Our medieval material lent itself well to this approach to performance. In translating the play, there was rarely a need to embellish the main action. Almost everything was already in place. The action the text called for was often so juicy and ripe with the possibility of dramatic irony that our writers could often translate the text into modern English while keeping the Middle English sentence structure in place. For example, when the Antichrist raises himself from the dead, the original text reads, “And after my resurrection / then will I sitt in greate renowne / and my ghooste send to you downe / in forme of fyre full soone. / I dye, I dye! Nowe am I dead!” (ll.129-133). Our writers translated this as, “Okay, so after my resurrection, I will sit in great renown and I will send my spirit down to you in the form of fire, alright? It’ll happen soon, I promise, so just be on the lookout. Ok here we go Look! Ok Uh Ok look I’m dying! I’m dying! Now I’m dead!” Besides some modern colloquialism, the difference between the two texts is minimal. Our Antichrist still spoke about his soul returning as fire (at which point Antichrist’s Body shot flames into the air using a small hidden fire gun) and spoke virtually the same dying words to end his speech.
In translating the text, our writers often focused on inviting the audience into the play. This was one of several ways that the audience was taken into consideration. Another major breakthrough occurred through experimentation during rehearsal, once we realized we could use Andrew Albin, our professor, to read the Latin that begins the play. Prof. Albin is soon interrupted by Antichrist, who takes over the speech and later kills off Prof. Albin to stop him from interjecting with more Latin. Through this device, the students immediately took power away from their professor and let the audience know that they would be in control of the show. In enacting the death of Andrew Albin, we simulated the momentary death of academia. Scrupulous research and specificity gave way to the joy of not getting it right. In many ways, academia and stereotypical modern theatre have much in common, an alliance our Antichrist brilliantly destroyed. Albin’s speech in beautiful Latin immediately separated him from the other performers and the audience. His scholarly skill worked against his relatability in our performance context, so that Antichrist’s interruption could allow the performance to assert itself as something adamantly uninvolved with scholarly posturing. This invited the audience to take joy in this production as an experience meant for them.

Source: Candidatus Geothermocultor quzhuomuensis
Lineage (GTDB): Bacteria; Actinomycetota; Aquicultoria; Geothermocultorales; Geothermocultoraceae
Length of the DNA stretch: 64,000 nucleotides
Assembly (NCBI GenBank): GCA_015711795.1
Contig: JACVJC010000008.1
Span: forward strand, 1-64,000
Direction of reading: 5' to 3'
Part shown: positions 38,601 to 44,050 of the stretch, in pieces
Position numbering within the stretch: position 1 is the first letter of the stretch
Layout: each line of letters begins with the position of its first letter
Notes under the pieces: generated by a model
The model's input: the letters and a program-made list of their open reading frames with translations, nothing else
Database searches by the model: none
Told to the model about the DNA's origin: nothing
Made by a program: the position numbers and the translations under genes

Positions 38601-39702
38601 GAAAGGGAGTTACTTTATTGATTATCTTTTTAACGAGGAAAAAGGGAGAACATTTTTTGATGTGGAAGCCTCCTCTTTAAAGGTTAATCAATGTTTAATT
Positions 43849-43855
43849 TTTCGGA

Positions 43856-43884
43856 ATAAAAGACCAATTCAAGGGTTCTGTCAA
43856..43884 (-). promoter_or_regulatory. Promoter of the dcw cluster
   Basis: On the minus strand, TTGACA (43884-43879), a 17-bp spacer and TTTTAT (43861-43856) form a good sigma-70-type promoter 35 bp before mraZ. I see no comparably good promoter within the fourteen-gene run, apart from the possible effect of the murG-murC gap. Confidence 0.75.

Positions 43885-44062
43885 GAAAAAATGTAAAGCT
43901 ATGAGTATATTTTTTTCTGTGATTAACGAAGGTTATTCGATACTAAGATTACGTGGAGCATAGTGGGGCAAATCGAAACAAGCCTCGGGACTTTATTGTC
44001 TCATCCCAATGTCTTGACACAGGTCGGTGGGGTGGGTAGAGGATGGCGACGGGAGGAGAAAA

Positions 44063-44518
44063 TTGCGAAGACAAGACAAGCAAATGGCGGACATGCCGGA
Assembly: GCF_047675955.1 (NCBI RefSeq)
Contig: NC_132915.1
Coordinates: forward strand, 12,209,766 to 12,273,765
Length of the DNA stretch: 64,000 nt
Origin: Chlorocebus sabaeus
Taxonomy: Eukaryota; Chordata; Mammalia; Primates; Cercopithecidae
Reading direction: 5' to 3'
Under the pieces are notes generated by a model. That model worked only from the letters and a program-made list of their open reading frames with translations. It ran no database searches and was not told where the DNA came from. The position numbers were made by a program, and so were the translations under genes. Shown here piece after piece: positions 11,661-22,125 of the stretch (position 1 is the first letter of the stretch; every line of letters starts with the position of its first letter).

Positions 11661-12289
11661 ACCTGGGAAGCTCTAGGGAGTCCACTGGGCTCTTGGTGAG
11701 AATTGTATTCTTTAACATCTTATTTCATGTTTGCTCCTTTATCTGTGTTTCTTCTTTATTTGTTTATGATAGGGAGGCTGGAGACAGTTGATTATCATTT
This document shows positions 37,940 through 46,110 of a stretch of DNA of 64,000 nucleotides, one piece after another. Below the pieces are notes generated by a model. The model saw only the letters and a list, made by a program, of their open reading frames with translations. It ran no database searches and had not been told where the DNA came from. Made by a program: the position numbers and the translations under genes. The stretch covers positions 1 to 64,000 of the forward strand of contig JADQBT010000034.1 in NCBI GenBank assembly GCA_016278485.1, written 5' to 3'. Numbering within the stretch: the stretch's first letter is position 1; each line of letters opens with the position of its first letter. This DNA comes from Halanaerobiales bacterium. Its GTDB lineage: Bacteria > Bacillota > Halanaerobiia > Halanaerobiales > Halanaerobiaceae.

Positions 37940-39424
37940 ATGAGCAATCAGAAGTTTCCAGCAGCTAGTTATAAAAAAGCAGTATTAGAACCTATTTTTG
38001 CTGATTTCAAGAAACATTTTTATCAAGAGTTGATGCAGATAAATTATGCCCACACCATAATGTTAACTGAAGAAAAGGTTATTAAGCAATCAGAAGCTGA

Our performance invited our audience into the dramatic world in ways related to but different from dramatic performance in the Middle Ages. Hans Jürgen Diller explains the nature of audience interaction in medieval theatre as a means to keep the audience connected to the dramatic world: “Addressing the audience even from within the play may not have been a threat to the integrity of the dramatic world, but rather a way of keeping the audience hooked” (157). Though a modern audience may recognize audience interaction of this sort, it also understands it as a theatrical device. Breaking the fourth wall becomes a choice, and in doing it the actors free themselves from having to obey the demands of naturalistic acting. Instead, they can ease the audience into a constant state of engagement. For medieval drama, no performance exists outside its audience, in the modern day and in the Middle Ages alike.